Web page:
Adams Papers

From John Adams to Robert R. Livingston, 23 June 1783

To Robert R. Livingston

Paris. 23d. June. 1783.1


Your favor of April. 14th. No: 16, acknowledged the receipt of mine of the 21st. & 22d. January,2 but took no notice of any letters which went by Capn: Barney: Neither Dr: Franklin, Mr: Jay, nor myself, have any answer to the Dispatches, which went by that Express, altho’ yours to me, No: 16, gave cause to expect Letters to us all, with Instructions concerning the Definitive Treaty—3 This profound silence of Congress, & the total Darkness, in which we are left, concerning their Sentiments, is very distressing to us, and very dangerous & injurious to the Public.—

I see no prospect of agreeing upon any regulation of Commerce here. The present Ministry are afraid of every Knot of Merchants: A Clamor of an interested party, more than an evil to their Country, is their dread. A few West-India Merchants, in opposition to the Sense & Interest of the West-India Planters, are endeavoring to excite an opposition to our carrying the produce of the West-India Islands, from those Islands, to Europe even to Great-Britain. There are also secret Schemes to exclude us, if they can, from the Trade of Ireland—to possess themselves of the carrying Trade of the United-States, by prohibiting any American Vessell to bring to Great-Britain any Commodity, but those of the State to which it belongs: Thus a Philadelphia Vessell can carry no Tobacco, Rice or Indigo, nor a Carolina Vessell, Wheat or Flour, nor a Boston Vessell either, unless grown in its own State. In this way a superficial party4 think they can possess themselves of the Carriage of almost all the productions of the United-States; annihilate our Navigation & nurseries of Seamen, and keep all to themselves more effectually than ever. They talk too of discouraging the people of the United-States, and encouraging those of Canada & Nova-Scotia, in such a manner as to encrease the population of those two Provinces, even by migrations from the United-States—

These are Dreams, to be sure; but the Dreamers are so many as to intimidate the present Ministry who dare venture upon nothing, which will make a Clamour—

I have lately heard that the Merchants in America are waiting to hear of the Regulations of Trade made here.— They will wait, I don’t know how long. There is no present prospect of our agreing, at all, upon any regulation of Trade—

I have the honor to be, Sir, / Your humle: servt:

John Adams.5

RC in Charles Storer’s hand (PCC, No. 84, IV, f. 415–418); addressed: “His Excellency. / Robert. R. Livingston Esqr: / Secretary of State. / Philadelphia.”; internal address: “R. R. Livingston Esqr:”; notation: “2d.LbC (Adams Papers); APM Reel 108.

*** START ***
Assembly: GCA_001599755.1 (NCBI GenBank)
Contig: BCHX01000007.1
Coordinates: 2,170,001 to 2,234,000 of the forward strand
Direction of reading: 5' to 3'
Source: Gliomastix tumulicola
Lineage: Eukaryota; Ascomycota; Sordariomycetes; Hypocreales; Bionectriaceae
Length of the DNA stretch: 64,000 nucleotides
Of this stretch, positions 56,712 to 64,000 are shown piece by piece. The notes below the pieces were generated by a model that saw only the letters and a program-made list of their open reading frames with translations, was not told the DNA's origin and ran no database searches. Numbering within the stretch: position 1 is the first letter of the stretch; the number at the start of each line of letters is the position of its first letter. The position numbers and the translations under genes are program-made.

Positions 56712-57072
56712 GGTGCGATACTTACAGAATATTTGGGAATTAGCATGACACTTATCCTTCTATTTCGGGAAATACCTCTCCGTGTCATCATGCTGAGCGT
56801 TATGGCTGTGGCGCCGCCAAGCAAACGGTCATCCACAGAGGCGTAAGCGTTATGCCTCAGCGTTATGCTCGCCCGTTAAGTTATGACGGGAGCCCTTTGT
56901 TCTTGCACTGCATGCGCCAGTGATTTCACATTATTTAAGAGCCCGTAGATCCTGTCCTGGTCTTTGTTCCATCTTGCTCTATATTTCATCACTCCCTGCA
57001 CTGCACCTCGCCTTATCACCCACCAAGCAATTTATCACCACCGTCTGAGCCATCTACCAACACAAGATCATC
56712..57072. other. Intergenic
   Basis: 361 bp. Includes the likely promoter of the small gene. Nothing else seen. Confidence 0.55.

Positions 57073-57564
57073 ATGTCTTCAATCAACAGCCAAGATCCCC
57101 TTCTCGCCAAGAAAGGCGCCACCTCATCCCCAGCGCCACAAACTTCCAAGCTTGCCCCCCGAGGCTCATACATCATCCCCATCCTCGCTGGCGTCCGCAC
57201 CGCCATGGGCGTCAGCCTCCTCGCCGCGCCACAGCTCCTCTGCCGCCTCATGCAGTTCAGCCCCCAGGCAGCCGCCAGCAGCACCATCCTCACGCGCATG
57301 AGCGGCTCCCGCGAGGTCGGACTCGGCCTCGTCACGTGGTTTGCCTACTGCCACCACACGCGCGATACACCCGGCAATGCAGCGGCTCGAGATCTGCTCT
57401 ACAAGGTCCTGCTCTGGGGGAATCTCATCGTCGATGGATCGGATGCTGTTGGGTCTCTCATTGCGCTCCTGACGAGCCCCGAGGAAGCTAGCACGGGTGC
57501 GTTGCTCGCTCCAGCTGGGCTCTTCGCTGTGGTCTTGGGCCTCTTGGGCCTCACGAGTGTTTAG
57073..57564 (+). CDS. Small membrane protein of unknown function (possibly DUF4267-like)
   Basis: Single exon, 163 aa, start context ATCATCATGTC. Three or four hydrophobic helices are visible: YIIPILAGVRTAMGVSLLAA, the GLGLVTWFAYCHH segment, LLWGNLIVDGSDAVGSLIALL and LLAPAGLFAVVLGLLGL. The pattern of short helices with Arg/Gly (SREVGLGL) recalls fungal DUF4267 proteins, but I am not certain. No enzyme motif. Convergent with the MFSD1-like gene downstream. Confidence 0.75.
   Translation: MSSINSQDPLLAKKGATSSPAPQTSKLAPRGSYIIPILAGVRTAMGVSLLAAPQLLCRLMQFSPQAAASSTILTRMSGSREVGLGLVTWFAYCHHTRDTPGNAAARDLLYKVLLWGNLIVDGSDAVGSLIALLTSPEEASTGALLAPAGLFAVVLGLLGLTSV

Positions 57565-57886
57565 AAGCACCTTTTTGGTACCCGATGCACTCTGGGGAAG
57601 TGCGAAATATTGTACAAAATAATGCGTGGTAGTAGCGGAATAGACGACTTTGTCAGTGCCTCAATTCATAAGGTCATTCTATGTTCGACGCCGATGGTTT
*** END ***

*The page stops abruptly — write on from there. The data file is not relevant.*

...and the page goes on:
1In the Letterbook is the notation “Delivered to Mr. Mazzei same day—” It is unlikely that the copy entrusted to Philip Mazzei (PCC, No. 84, IV, f. 411–414) was the first to be received by Congress, and thus it is not the copy printed here. This is because Mazzei wrote to JA on 4 Aug. from Bordeaux (Adams Papers) offering to carry additional letters, but Congress on 12 Sept. received this letter and eighteen others written by JA between 14 April and 18 July (PCC, No. 185, III, f. 78–79).

2Livingston’s letter of 14 April actually acknowledged JA’s letters of 22 and 23 Jan., which had reached Congress on 10 April (vol. 14:201–205, 407–410; PCC, No. 185, III, f. 61). That letter was also the last that JA received from Livingston as secretary for foreign affairs.

3JA was disturbed because Livingston mentioned Congress’ ratification of the Anglo-American preliminary peace treaty carried by Capt. Joshua Barney but not the numerous letters from the commissioners as a group and as individuals, including accounts of the negotiations, also entrusted to Barney. In fact, Livingston wrote to the commissioners on 25 March and 21 April, relating in the former letter his own and Congress’ reservations about the treaty and their negotiation of it and enclosing with the latter the ratified preliminary treaty (vol. 14:361–364, 435–438). The commissioners did not receive the two letters and the ratified treaty until 2 July (to Livingston, 3 July, and note 8, below). They did not notify David Hartley of the ratification’s arrival until their letter of 17 July and did not respond to Livingston’s comments regarding the treaty until 18 July, both below.

4In the Letterbook JA wrote and then canceled “Silly Party.”

5In JA’s hand.

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